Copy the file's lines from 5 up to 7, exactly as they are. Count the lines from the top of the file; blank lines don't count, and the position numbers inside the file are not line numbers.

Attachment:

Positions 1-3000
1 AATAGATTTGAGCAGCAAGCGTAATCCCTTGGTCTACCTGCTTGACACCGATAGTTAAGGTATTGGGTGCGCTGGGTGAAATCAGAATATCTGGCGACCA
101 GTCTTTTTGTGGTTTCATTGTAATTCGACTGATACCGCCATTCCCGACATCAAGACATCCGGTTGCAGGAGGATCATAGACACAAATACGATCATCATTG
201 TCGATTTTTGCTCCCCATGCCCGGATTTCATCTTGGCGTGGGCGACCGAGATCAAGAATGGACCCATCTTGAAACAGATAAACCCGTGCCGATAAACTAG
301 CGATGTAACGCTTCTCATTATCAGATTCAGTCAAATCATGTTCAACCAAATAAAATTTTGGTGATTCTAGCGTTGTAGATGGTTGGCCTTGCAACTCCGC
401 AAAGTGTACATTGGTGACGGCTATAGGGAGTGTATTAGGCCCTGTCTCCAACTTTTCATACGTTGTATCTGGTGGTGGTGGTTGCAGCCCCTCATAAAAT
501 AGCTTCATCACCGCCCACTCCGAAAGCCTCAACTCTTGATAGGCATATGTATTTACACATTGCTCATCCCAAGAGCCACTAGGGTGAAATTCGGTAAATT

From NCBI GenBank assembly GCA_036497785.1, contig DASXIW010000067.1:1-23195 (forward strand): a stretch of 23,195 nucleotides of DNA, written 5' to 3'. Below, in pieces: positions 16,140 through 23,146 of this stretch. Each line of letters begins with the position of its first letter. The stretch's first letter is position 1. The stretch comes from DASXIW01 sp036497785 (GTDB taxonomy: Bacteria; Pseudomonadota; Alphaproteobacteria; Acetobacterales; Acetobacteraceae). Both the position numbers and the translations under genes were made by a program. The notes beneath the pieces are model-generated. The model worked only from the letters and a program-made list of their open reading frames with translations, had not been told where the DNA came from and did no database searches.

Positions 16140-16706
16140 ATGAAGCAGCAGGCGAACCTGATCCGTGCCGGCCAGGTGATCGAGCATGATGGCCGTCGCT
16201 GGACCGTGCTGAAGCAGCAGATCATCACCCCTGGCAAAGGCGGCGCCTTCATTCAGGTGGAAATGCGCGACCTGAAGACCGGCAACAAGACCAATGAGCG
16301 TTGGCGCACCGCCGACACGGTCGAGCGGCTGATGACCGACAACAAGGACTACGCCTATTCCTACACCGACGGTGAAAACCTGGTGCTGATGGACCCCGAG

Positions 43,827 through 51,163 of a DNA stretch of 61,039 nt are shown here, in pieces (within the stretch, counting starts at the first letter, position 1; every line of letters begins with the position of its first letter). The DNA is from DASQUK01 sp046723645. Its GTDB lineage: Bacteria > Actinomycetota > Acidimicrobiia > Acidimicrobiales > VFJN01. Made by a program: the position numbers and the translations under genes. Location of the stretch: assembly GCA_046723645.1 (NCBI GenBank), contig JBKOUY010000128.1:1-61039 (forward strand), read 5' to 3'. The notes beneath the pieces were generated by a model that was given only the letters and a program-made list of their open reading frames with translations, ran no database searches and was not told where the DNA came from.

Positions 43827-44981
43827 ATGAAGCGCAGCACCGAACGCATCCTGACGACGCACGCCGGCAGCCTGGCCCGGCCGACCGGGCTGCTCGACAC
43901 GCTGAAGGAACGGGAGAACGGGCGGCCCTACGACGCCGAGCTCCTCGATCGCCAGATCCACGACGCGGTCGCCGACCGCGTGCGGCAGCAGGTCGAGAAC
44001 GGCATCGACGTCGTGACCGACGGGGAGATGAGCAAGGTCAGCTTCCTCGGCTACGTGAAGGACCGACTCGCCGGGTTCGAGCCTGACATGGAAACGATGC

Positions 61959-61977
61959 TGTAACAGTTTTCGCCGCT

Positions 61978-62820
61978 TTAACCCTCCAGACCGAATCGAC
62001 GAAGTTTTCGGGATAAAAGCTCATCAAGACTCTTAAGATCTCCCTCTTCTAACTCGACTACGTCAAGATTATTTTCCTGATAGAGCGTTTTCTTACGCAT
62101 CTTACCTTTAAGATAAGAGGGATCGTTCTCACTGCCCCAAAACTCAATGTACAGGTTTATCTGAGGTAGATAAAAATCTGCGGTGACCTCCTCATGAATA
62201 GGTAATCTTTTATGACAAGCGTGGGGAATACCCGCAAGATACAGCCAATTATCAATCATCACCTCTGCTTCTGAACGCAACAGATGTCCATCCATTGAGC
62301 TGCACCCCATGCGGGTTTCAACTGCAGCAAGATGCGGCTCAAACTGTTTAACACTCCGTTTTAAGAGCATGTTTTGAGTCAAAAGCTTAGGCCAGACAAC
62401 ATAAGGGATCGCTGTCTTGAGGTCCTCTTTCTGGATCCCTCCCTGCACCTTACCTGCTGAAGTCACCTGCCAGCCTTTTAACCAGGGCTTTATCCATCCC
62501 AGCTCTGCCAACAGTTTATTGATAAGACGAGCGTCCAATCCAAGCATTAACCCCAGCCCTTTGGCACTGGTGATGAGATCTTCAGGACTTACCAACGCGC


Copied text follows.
301 CGATGTAACGCTTCTCATTATCAGATTCAGTCAAATCATGTTCAACCAAATAAAATTTTGGTGATTCTAGCGTTGTAGATGGTTGGCCTTGCAACTCCGC
401 AAAGTGTACATTGGTGACGGCTATAGGGAGTGTATTAGGCCCTGTCTCCAACTTTTCATACGTTGTATCTGGTGGTGGTGGTTGCAGCCCCTCATAAAAT
501 AGCTTCATCACCGCCCACTCCGAAAGCCTCAACTCTTGATAGGCATATGTATTTACACATTGCTCATCCCAAGAGCCACTAGGGTGAAATTCGGTAAATT